Your phone pings, alerting you to a new text. You swipe to find a message from the USPS. It tells you the scheduled delivery for your package has been changed and they want you to click on a link to confirm. Just one click, and it’ll be done.
Stop! Don’t click that link! If you receive a text like this, you are likely looking at a scam. Here’s what you need to know about the USPS smishing text scam.
How the scam plays out
The United States Postal Inspection Service (USPIS) is warning of an uptick in smishing scams that use the USPS as a cover. If the victim clicks on a link in a message like the one described above, they’ll be downloading malware, giving the scammer access to their device and personal info.
Stay ahead of this scam by knowing this simple fact: The USPS never sends unsolicited text messages about deliveries. You’ll only get a message from them if you’ve signed up for alerts about a package’s delivery. If you haven’t, and you still receive a message about a scheduled delivery change, you’re looking at a scam.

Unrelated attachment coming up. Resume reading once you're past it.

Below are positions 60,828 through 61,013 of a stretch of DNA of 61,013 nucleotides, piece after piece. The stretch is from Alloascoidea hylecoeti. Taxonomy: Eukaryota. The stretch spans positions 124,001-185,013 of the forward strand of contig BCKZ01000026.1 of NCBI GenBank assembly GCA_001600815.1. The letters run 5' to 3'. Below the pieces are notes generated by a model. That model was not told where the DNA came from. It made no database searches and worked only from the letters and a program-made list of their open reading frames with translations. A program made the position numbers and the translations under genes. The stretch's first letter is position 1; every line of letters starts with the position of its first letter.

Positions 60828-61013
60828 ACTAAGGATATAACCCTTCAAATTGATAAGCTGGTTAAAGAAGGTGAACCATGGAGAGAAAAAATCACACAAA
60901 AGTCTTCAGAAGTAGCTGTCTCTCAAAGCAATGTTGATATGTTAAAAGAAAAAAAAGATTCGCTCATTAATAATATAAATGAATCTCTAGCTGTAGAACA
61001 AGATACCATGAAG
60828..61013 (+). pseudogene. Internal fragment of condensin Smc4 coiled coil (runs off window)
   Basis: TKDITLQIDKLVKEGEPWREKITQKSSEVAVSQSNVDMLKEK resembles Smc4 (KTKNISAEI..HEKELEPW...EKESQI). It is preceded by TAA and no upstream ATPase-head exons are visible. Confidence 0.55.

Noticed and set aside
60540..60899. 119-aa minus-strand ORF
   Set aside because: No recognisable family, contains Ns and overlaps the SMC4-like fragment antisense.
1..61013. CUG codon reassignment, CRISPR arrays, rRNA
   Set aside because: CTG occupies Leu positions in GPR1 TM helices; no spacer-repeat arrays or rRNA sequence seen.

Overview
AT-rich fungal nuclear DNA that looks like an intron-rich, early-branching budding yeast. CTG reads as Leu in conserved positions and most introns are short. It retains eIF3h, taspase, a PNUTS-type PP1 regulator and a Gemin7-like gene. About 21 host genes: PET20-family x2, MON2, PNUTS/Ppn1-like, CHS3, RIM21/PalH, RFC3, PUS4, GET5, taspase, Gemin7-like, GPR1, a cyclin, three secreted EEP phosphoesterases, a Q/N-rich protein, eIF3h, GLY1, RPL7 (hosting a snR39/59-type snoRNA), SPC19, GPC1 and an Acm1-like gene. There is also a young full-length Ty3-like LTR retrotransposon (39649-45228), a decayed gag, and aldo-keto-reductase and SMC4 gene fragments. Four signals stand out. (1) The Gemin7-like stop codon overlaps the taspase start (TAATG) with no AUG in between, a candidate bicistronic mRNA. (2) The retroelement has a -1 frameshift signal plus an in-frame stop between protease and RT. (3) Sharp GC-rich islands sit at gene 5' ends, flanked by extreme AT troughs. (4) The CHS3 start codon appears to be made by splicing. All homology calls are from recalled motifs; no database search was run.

What to do if you’re targeted
- Confirm the identity of the sender by checking with the USPS if you actually have a delivery schedule change.
- Don’t reply or click on links.
- Save a screenshot of the text to share with law enforcement agencies and delete the message.
- Block the number and update the security on your device.
- As always, don’t share sensitive information, such as your Social Security number or account details, with an unverified contact.
Report the scam
Do your part to stop the scammers by reporting it to the proper authorities.
First, email a screenshot of the text to firstname.lastname@example.org. Make sure your screenshot shows the number of the sender as well as the date it was sent. You’ll also need to include your name in the email so the team can reach you if necessary, along with any other relevant details about the scam.
You can also report the scam to FTC.gov.
Stay alert and stay safe!